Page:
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During my sophomore year of high school, I experienced something completely unprecedented and, until that year, I hadn’t realized how vital it was to my self-esteem, self-identification and self-growth.

I finally had a teacher who looked like me.

I finally would see the face of another black woman every day. That school year, I reached new levels of academic achievement that I did not know were possible and applied myself more than ever. If I never experienced having a teacher who looked like me and connected to me in ways that none of my other teachers were able to, I wouldn’t have improved as much as I did or achieved my full potential.

My experience raises a concern for me about black boys.

Black male students benefit greatly from the guidance and mentorship of black male teachers. But black men account for only 2 percent of all teachers in American public schools. When do black boys get the opportunity to connect, relate and reach their full potentials? Why has this happened, and how does it affect black male students in their K-12 academic journeys?

Related: Leading by example: Black male teachers make students ‘feel proud’

After the 1954 Brown v. Board of Education Supreme Court ruling, African American teachers were pushed out of schools and out of the teaching profession to make integration more appealing to white families. Many white families did not want their children to be taught by African American teachers.

Before Brown v. Board, there were 82,000 black teachers in American public schools. In the wake of the ruling, 40,000 black teachers and administrators lost their jobs. Over time, teaching came to be a profession dominated by women. To this day, this remains true. Once it was established that women could be hired and paid substantially less than men, the field was flooded with women.

This historical tension of not feeling wanted or valued by the educational system is understandable. However, the tension needs to be released and, instead, the future of our young black boys needs to be seriously considered. Over 50 percent of students in U.S. public schools are minorities, and far more than 50 percent of teachers are white. The lack of cultural competence and consideration affects black students disproportionately — hence, the severity of racial disparities surrounding certain issues, such as the school-to-prison pipeline.

Related:  Two percent of teachers are black men. A city is trying to recruit more.

My best advice to teachers, especially aspiring black male teachers, is to remember: You are the least important person in the room. Studies show that the effect of having a black male teacher, especially between grades 3 and 5, decreases the dropout rate among black male students by 30 percent and increases the likelihood of black students aspiring to higher education. We need more black male teachers in public schools. A positive snowball effect of representation in classrooms will also increase the number of black boys who aspire to become teachers, aiding generations to come.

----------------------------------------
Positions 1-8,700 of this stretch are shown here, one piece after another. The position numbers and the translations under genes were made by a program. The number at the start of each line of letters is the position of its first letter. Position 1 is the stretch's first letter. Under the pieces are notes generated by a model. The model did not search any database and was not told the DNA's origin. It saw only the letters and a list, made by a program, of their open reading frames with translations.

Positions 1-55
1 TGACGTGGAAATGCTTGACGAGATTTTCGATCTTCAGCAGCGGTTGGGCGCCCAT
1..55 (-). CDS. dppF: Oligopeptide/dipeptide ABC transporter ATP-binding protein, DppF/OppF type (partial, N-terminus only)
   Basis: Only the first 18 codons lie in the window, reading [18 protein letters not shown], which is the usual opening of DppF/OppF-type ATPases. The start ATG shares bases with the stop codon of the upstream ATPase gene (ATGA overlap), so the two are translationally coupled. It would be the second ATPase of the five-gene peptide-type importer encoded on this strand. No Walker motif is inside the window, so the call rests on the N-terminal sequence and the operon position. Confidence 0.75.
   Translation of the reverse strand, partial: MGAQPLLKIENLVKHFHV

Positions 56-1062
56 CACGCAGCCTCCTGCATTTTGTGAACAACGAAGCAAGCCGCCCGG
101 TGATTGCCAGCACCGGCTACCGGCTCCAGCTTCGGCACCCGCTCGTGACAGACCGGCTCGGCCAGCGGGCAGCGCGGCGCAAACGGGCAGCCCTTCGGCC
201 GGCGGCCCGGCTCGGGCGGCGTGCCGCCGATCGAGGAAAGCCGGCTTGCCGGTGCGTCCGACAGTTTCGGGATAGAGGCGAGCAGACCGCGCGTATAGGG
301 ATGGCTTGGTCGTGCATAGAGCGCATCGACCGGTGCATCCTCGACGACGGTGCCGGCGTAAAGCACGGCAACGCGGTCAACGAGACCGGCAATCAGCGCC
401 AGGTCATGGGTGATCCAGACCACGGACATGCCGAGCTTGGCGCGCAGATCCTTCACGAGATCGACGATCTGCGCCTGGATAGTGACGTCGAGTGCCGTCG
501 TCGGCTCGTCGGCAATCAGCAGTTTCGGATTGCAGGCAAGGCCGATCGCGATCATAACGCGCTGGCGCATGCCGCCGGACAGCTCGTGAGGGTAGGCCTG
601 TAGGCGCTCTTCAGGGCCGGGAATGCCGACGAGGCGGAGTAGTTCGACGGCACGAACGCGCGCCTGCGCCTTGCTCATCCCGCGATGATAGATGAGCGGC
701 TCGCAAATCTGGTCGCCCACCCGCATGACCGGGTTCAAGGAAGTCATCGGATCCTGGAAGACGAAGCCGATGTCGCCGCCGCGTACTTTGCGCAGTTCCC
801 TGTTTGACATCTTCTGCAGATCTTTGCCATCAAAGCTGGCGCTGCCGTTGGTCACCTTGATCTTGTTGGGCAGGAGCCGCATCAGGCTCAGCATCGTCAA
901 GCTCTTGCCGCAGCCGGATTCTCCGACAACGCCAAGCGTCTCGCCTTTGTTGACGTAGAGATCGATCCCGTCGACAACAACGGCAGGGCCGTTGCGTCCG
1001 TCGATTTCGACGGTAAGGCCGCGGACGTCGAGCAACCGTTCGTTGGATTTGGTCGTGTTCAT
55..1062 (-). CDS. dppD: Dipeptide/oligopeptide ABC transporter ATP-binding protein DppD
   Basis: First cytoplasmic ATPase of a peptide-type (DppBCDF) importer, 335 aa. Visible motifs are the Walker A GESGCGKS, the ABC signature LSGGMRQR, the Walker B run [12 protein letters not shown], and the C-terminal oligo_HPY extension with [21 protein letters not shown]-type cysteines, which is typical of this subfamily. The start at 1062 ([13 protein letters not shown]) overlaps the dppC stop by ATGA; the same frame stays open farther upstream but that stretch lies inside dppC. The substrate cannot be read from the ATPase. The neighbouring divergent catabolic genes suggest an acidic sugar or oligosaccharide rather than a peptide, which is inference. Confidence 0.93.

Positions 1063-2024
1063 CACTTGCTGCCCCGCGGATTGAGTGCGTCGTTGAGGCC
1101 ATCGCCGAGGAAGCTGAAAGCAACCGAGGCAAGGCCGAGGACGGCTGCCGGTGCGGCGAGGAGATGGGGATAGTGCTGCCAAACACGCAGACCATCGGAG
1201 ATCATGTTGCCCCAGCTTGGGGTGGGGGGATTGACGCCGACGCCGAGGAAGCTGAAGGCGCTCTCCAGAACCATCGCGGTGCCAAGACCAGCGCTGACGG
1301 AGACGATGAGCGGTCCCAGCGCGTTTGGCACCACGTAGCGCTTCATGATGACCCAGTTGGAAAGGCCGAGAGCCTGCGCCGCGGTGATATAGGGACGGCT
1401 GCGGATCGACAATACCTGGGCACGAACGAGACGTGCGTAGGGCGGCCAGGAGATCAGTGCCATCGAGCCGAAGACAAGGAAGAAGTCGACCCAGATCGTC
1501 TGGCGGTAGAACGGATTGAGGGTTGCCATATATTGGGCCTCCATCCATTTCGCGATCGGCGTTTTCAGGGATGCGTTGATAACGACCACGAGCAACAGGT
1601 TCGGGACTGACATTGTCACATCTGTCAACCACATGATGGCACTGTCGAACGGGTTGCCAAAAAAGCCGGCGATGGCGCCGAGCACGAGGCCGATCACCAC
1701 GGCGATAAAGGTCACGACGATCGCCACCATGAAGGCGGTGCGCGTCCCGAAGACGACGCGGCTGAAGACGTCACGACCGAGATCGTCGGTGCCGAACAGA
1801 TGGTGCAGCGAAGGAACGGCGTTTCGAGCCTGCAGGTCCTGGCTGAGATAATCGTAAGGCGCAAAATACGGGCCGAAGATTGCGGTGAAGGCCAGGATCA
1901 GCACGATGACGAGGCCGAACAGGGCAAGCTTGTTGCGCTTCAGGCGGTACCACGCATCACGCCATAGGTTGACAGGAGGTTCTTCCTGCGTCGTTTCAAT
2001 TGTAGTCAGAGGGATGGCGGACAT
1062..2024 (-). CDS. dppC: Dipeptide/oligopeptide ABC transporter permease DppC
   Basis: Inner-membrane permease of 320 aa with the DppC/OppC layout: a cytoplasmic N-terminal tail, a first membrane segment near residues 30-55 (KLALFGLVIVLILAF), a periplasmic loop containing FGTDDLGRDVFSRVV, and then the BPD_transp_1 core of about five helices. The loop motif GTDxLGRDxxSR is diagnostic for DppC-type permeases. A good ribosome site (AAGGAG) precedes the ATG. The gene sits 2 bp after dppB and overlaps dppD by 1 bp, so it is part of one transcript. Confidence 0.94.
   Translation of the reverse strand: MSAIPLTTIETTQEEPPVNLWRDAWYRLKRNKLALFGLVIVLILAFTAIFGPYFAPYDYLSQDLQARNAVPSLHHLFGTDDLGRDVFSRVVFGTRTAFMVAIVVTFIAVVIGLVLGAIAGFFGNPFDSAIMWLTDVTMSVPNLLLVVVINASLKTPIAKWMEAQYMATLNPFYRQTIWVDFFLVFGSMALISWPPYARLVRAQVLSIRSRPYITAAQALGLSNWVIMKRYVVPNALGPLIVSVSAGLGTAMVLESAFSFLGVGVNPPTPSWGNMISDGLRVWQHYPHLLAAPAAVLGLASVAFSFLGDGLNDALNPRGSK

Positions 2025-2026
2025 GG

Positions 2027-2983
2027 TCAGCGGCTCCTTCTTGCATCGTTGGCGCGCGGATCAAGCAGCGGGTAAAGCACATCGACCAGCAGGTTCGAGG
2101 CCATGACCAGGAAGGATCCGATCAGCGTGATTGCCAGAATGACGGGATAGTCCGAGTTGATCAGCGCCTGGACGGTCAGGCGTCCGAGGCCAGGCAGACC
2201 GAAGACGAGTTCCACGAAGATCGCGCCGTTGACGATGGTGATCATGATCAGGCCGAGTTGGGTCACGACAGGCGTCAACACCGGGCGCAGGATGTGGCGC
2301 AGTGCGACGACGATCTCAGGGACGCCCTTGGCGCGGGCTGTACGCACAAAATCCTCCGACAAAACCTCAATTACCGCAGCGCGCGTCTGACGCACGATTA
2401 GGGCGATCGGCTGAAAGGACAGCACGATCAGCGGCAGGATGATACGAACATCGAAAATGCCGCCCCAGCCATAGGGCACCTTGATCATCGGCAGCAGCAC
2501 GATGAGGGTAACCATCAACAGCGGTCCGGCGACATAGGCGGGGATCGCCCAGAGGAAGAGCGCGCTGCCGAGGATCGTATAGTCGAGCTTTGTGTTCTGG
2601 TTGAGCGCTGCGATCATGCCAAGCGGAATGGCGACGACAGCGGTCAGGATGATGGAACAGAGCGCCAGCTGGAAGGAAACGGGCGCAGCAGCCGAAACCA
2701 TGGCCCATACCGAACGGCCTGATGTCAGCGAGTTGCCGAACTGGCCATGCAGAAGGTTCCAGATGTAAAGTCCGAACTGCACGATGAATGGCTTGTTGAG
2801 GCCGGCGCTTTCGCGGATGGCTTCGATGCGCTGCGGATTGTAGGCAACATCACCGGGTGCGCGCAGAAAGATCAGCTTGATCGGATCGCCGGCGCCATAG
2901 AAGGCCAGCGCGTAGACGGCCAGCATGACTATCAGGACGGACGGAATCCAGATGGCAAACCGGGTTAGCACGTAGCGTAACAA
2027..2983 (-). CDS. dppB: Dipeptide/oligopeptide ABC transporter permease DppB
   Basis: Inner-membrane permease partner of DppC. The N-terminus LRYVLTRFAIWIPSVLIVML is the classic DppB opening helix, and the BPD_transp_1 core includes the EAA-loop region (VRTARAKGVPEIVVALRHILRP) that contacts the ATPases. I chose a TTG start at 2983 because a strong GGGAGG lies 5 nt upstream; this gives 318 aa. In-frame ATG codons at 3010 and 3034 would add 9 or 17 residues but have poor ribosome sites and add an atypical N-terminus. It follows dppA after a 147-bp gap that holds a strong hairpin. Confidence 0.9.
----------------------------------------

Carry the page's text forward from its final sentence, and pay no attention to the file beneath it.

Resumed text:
If we care about the fate and future of our young black boys, it is imperative that black male teachers are sought after, hired and provided the proper professional development to excel in their incomparably important positions: teaching, inspiring and guiding the youth.

Quality teachers of any race and background are appreciated and valued. But for black male students, the positive and extensive impact of teachers who look like them should not be underestimated or dismissed.

One teacher can affect the lives of hundreds — even thousands — of students. Black students deserve, at the very least, the opportunity to experience being taught, guided by and understood by the teacher at the front of their classrooms.

The first step? Black men realizing the importance of their role, and dramatically increasing the number of black male teachers from a meager 2 percent.

This story about a teaching force that better reflects the racial diversity of U.S. students was produced by The Hechinger Report, a nonprofit, independent news organization focused on inequality and innovation in education. Sign up for our newsletter.

Nyla Pollard is a member of the women’s basketball team at The College of William & Mary, where she is double-majoring in sociology and elementary education. Her interests include research and advocacy for children of color, children from impoverished backgrounds and children involved in athletics.

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